This is hardly news by now, as it has been available for several months already, but in case you missed it – the Exchange Online PowerShell module now support the -Credentials parameter. In other words, you can pass a PSCredential object to it, just like you would do with the “regular”, non-MFA enabled ExO PowerShell remoting. Here’s how:
$cred = Get-Credential firstname.lastname@example.org Connect-EXOPSSession -Credential $cred
What’s even better, passing Credentials does not bypass modern authentication, i.e. does not switch to using legacy authentication like some of the other Office 365 related modules do. This has both positives and negatives, the negative being that if you do have any form of multi-factor authentication enabled for the account in question, the login will fail:
On the other hand, it means you can now easily automate connecting via the ExO PowerShell module in your scripts for accounts that do not have MFA enabled. And, the big news here, if you are using Azure MFA and you have configured any of the bypass functionalities, you will now be able to connect automatically by passing the Credentials object. No MFA prompt will be triggered, and no legacy authentication used!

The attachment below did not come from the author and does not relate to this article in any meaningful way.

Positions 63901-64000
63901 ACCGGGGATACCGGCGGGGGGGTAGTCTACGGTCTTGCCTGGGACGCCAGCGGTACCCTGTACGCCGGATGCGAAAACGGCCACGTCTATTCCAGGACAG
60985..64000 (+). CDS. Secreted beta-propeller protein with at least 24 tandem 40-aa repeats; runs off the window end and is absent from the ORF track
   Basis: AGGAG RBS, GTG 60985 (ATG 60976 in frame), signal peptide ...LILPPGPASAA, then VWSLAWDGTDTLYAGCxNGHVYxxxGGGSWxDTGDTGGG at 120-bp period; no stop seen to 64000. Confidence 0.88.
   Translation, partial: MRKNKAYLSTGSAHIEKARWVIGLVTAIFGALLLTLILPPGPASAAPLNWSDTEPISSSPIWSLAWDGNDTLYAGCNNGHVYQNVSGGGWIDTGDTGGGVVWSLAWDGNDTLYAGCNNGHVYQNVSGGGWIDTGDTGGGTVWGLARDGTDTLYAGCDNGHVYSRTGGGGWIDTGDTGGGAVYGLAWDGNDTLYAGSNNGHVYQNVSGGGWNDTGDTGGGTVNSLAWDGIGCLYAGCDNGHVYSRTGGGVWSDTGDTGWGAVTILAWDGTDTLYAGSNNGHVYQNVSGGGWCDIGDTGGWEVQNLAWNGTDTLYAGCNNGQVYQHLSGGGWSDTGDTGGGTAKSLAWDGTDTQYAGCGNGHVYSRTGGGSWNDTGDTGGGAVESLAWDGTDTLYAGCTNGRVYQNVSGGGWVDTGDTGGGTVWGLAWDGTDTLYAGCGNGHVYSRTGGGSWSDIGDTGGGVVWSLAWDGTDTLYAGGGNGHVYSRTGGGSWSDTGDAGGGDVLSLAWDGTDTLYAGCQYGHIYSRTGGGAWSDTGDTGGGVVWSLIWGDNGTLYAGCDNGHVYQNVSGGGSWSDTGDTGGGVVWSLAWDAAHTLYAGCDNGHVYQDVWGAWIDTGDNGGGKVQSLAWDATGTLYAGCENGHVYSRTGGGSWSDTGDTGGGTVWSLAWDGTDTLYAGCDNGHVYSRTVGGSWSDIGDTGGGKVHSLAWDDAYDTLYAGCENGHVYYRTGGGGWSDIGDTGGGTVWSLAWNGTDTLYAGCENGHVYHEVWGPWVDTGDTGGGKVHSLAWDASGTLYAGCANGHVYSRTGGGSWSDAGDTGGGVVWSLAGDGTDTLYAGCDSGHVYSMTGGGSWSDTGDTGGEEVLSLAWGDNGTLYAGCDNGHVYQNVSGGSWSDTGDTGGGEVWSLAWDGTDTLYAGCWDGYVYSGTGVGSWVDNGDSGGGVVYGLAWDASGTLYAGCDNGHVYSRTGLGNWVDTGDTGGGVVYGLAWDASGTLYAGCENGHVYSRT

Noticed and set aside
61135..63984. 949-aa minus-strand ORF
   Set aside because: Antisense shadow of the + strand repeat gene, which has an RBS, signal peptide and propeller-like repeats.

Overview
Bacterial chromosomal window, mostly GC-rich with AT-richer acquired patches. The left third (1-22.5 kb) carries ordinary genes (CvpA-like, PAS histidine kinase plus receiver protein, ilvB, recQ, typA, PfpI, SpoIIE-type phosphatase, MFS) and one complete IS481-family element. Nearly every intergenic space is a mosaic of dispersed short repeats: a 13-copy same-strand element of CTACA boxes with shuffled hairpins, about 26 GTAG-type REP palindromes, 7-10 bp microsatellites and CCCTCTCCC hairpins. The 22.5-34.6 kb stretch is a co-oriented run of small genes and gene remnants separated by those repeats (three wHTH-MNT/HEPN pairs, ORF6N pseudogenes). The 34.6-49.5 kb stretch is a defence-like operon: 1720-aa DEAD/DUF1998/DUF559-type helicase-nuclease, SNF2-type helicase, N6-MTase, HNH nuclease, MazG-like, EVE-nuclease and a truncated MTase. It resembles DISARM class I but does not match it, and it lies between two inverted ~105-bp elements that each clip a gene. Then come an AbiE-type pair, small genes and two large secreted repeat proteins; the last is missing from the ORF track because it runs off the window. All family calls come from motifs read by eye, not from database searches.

Now, the bad news is that the Security and Compliance Center PowerShell does not yet support this. I know, I know, it’s weird, considering they are practically using the same cmdlets. But as different teams at Microsoft are responsible for the different portals, the SCC cmdlet (Connect-IPPSSession) has not yet been updated with the -Credentials parameter.
Well, you can easily make it available by editing the Connect-IPPSSession function inside the CreateExoPSSession.ps1 script file. I wont go into details on this, as it’s not considered a supported scenario, and anyway the file will be overwritten the next time the click-once application that represents the module is updated. But it’s certainly possible to connect to SCC PowerShell by passing a Credentials object too 🙂